"The few healthy girls we have left did manage to put in some good performances at the conference meet," Thompson said.

The boys team came in eighth in the Woodland meet with 40 points. Greg Stribling earned third in the 400 dash (50.88), while fourths were taken by Brian Beal in the 300 hurdles (41.55) and Alex Richardson in the 3,200 run (9:51.44).

Finishing fifth were Mitch Olson in the 800 run (2:01.82) and Luke Rutowski in the high jump (5-8). Richardson was sixth in the 1,600 run (4:34.69) and Austin Hurst took seventh in the high jump (5-8).

The Falcons were second in the 1,600 relay (3:30.99) and sixth in the 800 relay (1:37.69) as well.

"I am very proud of how our athletes have come together and finished the season on a strong note," Rodiez said.

Season started with hope

The season began with promise for both teams, but all those early practices on the unforgiving surfaces changed things.

"Practicing jumps was difficult, because we didn't have sand pits for the first month of the season," Thompson explained. "Throwers could practice shot put indoors but weren't able to practice the discus until we got to a facility that had it."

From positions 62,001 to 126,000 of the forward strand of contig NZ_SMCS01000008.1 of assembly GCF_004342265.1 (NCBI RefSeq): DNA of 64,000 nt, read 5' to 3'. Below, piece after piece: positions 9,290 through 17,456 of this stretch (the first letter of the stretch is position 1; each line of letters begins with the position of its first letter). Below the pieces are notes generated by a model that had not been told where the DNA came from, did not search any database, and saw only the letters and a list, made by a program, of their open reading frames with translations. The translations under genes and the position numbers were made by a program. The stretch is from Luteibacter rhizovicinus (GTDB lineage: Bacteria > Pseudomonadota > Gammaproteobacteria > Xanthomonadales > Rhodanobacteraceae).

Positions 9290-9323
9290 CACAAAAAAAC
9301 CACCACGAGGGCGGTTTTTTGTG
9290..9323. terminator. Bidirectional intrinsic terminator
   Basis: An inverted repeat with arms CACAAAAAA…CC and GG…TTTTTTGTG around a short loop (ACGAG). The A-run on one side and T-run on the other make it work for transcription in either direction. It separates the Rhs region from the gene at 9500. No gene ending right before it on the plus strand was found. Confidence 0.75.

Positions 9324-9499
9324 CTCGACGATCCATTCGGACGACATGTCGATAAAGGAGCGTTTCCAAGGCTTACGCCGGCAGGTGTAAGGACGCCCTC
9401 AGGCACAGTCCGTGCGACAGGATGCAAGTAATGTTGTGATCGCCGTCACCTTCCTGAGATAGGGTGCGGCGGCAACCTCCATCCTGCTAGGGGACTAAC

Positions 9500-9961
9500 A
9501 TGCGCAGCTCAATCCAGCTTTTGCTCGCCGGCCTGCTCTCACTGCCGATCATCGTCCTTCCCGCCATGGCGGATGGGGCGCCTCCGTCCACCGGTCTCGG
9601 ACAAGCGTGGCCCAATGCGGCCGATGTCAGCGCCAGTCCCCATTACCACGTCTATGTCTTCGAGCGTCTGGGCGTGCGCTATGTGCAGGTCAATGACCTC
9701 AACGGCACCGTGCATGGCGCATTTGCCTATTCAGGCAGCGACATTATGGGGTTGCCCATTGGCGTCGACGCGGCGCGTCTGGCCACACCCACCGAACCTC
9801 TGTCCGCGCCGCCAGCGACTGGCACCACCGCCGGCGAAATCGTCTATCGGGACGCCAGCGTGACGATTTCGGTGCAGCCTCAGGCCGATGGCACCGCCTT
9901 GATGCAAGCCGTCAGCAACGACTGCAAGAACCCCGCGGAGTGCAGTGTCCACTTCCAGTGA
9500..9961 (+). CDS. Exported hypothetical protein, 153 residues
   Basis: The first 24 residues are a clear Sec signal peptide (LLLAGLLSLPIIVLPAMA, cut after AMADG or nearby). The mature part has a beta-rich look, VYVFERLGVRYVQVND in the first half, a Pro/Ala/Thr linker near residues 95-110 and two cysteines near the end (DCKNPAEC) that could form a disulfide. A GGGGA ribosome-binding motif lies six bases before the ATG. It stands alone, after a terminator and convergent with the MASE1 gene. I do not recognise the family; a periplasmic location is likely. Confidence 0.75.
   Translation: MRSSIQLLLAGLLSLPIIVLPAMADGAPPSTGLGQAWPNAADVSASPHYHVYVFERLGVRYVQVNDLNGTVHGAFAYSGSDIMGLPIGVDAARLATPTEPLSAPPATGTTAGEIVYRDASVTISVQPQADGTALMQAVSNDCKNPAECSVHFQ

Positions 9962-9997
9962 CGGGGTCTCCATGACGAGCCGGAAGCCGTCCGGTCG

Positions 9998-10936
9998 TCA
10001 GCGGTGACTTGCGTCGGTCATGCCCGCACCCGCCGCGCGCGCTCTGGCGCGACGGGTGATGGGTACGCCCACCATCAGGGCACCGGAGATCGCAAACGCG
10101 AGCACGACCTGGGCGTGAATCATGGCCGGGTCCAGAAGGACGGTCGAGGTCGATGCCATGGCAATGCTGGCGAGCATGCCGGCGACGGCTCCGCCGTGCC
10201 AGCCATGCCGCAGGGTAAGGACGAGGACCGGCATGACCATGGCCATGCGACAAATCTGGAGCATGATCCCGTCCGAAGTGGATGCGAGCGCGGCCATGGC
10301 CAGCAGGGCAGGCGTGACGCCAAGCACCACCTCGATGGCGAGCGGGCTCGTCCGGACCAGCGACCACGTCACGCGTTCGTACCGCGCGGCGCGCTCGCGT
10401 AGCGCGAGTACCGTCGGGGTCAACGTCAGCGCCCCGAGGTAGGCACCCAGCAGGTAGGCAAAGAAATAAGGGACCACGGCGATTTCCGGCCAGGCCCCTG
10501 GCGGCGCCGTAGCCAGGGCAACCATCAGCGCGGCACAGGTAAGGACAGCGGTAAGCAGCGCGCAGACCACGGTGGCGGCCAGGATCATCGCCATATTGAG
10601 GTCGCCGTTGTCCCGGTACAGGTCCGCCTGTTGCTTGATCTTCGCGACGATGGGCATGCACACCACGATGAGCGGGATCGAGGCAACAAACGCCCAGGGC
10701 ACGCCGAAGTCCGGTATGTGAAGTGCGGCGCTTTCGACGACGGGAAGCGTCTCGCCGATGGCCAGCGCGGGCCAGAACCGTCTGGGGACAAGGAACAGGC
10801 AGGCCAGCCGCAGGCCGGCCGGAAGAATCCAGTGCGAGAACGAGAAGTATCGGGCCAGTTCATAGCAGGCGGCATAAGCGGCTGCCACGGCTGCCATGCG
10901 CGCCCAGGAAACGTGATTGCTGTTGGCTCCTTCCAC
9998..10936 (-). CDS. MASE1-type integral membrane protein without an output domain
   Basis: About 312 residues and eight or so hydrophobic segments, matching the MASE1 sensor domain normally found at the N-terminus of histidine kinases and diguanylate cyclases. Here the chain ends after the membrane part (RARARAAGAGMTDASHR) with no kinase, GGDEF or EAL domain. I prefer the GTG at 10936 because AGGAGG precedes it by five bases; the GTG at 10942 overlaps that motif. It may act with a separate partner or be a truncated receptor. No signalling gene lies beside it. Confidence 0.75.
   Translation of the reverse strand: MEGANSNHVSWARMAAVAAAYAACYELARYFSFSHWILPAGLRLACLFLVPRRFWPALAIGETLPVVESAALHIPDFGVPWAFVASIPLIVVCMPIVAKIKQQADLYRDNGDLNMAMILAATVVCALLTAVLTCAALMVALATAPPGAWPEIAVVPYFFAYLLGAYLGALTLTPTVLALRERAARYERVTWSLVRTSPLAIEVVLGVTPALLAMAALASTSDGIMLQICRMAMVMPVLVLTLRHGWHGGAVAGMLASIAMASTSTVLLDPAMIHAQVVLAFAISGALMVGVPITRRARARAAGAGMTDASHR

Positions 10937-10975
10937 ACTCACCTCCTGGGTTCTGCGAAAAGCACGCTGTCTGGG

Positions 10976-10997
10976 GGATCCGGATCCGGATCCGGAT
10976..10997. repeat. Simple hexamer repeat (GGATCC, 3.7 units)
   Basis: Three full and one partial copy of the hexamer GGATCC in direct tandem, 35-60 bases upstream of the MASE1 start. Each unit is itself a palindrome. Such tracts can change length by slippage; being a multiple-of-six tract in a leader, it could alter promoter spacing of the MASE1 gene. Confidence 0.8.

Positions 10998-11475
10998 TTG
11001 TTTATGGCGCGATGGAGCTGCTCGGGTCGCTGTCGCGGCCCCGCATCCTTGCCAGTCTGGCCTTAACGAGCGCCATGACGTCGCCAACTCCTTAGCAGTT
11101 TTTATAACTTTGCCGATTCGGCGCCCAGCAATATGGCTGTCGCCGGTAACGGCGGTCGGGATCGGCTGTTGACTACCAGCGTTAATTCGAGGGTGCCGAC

Once April arrived, the Falcons were able to use the track at Wisconsin Lutheran College two or three times per week, which solved some problems but led to others.

"We only had a short window of time, so our practices had to be cut short," Thompson said. "Our numbers suffered, because kids didn't want to be sitting on a bus to go to and from practice. Getting there was never really an issue, but coming home always took much longer.

"Thanks to rush-hour traffic and construction, it wasn't unusual to have a 45-minute bus ride back to the high school. Kids didn't want to deal with that."

Rodiez' squad wasn't happy about the bus rides, either.

"I feel that we were at a huge disadvantage for the second year having to bus to another location," he said. "It's hard to have a true team concept when you are never really together as a team on a daily basis. I believe on the boys side, our numbers have truly suffered due to this."

Thompson summed up the situation when he said, "We're going to have an amazing facility, but in the meantime, our kids are really paying the price for it with their health."


The Whitnall track teams are not the only ones affected by the construction project. The Falcons soccer squads were not able to play a home game all season.

COACH ROBERT ANTHOLINE: "The major issue has been time. Each game is away and that has made for some long nights for the girls, who many times have to wait for the junior varsity to finish games before they play. They seem to have managed their time well to take care of school. It's been a temporary inconvenience, but the rewards will come next year with new athletic facilities. Teams will want to play us next year at home. We've managed, and it hasn't really affected how we practice or play. The district provided adequate practice facilities. Also, the parents have supported us and many have come to our games."